Adding an optic sight to the .410 will make precise shooting so much easier than when using open sights.
Adding an optic sight to the .410 will make precise shooting so much easier than when using open sights.


Why Not?

Despite the fact that modern technology has given us the ability to build a 12-gauge turkey gun/load combination capable of cleanly killing a big gobbler at 70 yards or more, for most of us, wild turkey hunting is all about getting right in their face, as close as we can, enjoying the rutting and strutting and gobbling and yelping and aggressive attacks on our decoy spreads, or outwitting the old, silent Tom that comes in silently, on cat’s feet. We want our turkey guns to deliver a lethal payload on target, every time.

A lightweight, easy-to-maneuver-and-carry-all-day .410 shotgun is both a pleasure to hunt with and as deadly as a heart attack. It’s easy to bring to bear on target and hold steady once there. Compared to shooting a 3-inch 12-gauge, felt recoil is much, much less, making it perfect for all of us, and especially small-framed hunters, as well as youngsters and novice sportsmen. Also, the muzzle blast is much less noticeable than that of even a 20-gauge.

Will a .410 be a 70-yard gobbler stopper? Unlikely. A 40-yard death ray? When loaded with a modern 3-inch shotshell packed with non-toxic pellets, patterned to ensure that load delivers a tight, consistent pattern, and topped with an optic sight? You betcha!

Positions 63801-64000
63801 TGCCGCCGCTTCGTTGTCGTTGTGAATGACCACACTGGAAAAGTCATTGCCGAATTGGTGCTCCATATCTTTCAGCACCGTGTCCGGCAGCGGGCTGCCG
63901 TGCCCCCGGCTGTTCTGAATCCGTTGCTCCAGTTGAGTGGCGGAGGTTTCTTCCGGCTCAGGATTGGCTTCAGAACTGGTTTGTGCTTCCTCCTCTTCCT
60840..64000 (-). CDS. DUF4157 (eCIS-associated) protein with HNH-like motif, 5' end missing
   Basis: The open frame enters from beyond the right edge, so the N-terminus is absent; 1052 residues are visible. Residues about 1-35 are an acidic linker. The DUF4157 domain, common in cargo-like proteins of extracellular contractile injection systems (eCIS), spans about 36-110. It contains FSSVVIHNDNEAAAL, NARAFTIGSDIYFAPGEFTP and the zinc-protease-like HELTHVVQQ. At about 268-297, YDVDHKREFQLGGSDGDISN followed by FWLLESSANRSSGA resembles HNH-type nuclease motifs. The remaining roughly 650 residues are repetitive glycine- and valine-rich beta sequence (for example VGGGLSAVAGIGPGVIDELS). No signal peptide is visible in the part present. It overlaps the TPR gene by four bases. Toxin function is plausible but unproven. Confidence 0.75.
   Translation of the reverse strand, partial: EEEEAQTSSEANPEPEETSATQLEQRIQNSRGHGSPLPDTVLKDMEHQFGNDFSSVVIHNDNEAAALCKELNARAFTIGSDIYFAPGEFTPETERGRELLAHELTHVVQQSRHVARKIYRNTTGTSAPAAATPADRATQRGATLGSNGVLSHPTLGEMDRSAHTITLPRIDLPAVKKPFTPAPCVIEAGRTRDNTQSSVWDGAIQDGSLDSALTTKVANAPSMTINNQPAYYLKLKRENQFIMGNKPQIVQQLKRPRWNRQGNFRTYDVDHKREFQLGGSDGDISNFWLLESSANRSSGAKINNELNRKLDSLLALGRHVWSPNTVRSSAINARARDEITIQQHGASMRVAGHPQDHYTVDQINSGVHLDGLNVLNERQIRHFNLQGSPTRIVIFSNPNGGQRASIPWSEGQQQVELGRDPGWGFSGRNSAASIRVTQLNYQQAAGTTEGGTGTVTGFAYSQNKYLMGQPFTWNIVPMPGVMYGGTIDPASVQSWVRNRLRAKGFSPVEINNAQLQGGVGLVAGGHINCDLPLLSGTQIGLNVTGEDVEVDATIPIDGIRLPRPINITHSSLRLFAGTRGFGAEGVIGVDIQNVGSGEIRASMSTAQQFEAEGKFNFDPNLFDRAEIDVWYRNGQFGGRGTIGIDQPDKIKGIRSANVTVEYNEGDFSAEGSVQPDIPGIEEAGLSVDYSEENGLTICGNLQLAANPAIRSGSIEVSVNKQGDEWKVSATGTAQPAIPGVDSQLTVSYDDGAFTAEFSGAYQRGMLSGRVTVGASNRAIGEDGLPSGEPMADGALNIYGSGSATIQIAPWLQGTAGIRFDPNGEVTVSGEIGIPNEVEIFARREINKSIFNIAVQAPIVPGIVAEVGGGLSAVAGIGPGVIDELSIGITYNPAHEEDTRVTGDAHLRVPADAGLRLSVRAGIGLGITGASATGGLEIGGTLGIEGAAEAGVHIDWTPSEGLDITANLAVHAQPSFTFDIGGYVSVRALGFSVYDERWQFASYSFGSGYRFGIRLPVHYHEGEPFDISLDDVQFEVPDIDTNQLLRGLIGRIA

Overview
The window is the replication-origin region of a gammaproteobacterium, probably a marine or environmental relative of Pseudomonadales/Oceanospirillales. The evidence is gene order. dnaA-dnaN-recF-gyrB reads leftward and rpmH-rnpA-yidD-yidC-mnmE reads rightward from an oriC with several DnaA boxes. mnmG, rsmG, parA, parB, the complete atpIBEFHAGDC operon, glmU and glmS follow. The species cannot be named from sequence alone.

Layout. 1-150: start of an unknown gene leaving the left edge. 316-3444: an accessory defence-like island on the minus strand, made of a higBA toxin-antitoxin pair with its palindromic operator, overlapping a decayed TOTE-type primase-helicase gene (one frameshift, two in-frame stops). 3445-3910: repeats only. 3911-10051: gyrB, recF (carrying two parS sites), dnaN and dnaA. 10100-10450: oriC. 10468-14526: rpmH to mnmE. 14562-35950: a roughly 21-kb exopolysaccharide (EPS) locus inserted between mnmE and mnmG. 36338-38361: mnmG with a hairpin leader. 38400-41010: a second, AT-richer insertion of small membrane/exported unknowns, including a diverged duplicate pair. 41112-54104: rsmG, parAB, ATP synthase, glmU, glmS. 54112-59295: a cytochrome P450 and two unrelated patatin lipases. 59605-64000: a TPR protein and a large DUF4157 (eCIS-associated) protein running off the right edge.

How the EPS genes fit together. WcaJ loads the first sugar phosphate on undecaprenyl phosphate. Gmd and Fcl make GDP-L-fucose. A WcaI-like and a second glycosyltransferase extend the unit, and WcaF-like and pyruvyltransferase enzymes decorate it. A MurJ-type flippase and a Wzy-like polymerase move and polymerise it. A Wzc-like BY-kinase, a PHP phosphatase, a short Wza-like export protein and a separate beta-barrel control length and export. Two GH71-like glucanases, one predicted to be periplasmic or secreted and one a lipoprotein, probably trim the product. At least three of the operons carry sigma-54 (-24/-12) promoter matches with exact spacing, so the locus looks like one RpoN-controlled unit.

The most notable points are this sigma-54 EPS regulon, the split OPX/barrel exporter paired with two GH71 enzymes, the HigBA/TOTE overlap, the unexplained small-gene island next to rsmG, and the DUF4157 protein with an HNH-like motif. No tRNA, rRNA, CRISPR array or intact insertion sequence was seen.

So, why not?

Boss Tom .410 turkey shotshells are one option on today’s market that features No. 9 or No. 9.5 tungsten or TSS shot, which turns the payload of the .410 into a lethal load. Using a full or extra-full choke tube will improve the performance of modern TSS or tungsten shot exponentially.
Boss Tom .410 turkey shotshells are one option on today’s market that features No. 9 or No. 9.5 tungsten or TSS shot, which turns the payload of the .410 into a lethal load. Using a full or extra-full choke tube will improve the performance of modern TSS or tungsten shot exponentially.

Sidebar: .410 Turkey Shotshells

Several ammo makers are now offering specialized turkey hunting shotshells for the .410. Sadly, as of this writing in early April, 2021, finding some — even on the manufacturer’s websites — is virtually impossible. Still, here are the options, with prices taken from the manufacturer’s websites.

  • Apex Ammunition: 7/8 oz. No. 9 ½ TSS shot, muzzle velocity of 1,060 fps, packed 10 to the box. MSRP: $53.99.
  • BOSS Tom: 13/16 oz. No. 9 tungsten shot, muzzle velocity of 1,100 fps, packed 10 to the box. MSRP: $60. 
  • Federal Premium Heavyweight TSS: 13/16 oz. No. 9 TSS shot, muzzle velocity of 1,100 fps, packed five to the box. MSRP: $40.99. 
  • HEVI-Shot HEVI-X Strut: 9/16 oz. No. 6 tungsten shot, muzzle velocity 1,250 fps, packed five to the box. MSRP $34.99.
As an Amazon Associate we earn from qualifying purchases.


Discussion

Comments on this site are submitted by users and are not endorsed by nor do they reflect the views or opinions of COLE Publishing, Inc. Comments are moderated before being posted.